|Tailor the search strategy for each database. In order to be thorough, it is essential to search more than one database for a systematic review. Syntax, fields, limits will vary depending upon the database, so be sure to review the help files as well as the thesaurus for each database you use.|
To perform a comprehensive literature search you'll need to search with subject headings using a controlled vocabulary (or thesaurus) as well as keywords. The controlled vocabulary used by PubMed is called MeSH (Medical Subject Headings) and Embase uses Emtree. Subject searching should provide results that are more consistent and precise; however, it is important to use keywords in addition to subject searching because newer articles may not have been assigned headings, and occasionally headings are not assigned correctly within databases. Always locate the thesaurus or controlled vocabulary for each database you are using, if one is available. Some databases, like Scopus, don't use a controlled vocabulary.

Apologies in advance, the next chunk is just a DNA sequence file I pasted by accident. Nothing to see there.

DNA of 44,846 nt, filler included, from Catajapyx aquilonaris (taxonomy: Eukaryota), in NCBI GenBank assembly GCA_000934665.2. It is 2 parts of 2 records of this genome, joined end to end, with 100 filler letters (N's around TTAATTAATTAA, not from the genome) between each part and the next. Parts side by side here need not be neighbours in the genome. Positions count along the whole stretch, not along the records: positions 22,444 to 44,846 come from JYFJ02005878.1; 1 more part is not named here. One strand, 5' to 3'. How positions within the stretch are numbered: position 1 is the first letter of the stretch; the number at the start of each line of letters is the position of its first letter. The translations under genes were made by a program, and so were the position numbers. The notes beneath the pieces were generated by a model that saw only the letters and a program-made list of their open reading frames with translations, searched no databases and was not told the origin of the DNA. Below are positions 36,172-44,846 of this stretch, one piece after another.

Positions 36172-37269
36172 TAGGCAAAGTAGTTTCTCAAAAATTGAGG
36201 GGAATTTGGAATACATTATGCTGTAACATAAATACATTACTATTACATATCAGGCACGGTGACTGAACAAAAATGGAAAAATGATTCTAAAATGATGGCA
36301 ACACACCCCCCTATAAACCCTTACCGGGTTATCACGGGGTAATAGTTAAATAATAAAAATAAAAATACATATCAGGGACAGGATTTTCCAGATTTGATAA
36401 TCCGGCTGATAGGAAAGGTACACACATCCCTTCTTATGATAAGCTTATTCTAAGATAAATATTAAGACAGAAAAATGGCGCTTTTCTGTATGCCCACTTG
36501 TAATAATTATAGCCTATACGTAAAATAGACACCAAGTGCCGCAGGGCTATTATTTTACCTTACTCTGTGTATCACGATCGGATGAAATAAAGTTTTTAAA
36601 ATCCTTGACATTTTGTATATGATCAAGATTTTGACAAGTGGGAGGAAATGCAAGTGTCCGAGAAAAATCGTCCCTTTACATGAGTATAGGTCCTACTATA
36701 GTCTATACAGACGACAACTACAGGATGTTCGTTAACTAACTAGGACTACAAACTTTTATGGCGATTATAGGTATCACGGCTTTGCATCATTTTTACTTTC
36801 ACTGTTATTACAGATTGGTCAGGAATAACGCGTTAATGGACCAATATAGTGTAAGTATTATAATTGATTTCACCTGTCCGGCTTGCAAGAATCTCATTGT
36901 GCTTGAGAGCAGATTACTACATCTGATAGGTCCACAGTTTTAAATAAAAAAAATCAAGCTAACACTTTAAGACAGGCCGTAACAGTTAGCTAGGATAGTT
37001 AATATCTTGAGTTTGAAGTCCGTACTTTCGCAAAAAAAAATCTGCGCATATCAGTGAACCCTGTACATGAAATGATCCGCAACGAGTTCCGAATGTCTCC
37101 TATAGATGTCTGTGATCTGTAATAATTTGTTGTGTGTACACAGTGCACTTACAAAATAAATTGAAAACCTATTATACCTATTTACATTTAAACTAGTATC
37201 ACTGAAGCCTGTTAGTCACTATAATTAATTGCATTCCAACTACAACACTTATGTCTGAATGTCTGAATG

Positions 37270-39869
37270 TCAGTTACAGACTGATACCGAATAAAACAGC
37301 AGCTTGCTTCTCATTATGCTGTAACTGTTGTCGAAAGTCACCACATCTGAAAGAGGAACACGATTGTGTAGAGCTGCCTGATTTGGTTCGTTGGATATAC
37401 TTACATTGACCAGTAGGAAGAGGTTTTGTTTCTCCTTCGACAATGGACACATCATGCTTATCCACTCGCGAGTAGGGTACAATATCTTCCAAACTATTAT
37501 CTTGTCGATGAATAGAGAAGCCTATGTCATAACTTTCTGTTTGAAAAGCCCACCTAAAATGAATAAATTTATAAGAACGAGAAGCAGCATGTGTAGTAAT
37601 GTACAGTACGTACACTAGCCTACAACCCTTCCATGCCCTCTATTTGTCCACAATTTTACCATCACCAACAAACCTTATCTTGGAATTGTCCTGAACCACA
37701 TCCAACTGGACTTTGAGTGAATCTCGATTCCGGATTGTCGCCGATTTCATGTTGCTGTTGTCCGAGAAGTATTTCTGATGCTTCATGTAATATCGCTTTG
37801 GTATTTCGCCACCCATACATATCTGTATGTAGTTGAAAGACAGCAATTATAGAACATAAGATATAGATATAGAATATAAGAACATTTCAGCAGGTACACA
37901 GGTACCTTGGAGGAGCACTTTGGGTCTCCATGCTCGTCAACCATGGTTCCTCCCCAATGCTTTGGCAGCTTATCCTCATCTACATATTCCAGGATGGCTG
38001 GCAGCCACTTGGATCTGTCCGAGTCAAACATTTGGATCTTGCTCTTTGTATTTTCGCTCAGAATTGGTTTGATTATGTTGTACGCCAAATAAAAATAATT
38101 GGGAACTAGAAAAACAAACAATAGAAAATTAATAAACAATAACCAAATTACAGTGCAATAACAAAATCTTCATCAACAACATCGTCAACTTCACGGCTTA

Things to consider when searching with keywords (and to keep in mind while reviewing database help files): synonyms, alternative spellings, spelling errors, local usage, brand or generic names, abbreviations, acronyms, truncation and wildcards, phrases, stopwords. Also, be sure to make note of how (or if) each database handles automatic mapping to subject headings, subject heading explosion, subheadings, use of limits such as language and years, field searching, adjacency searching, boolean operators, combining search sets. This knowledge is crucial to creating a good search strategy.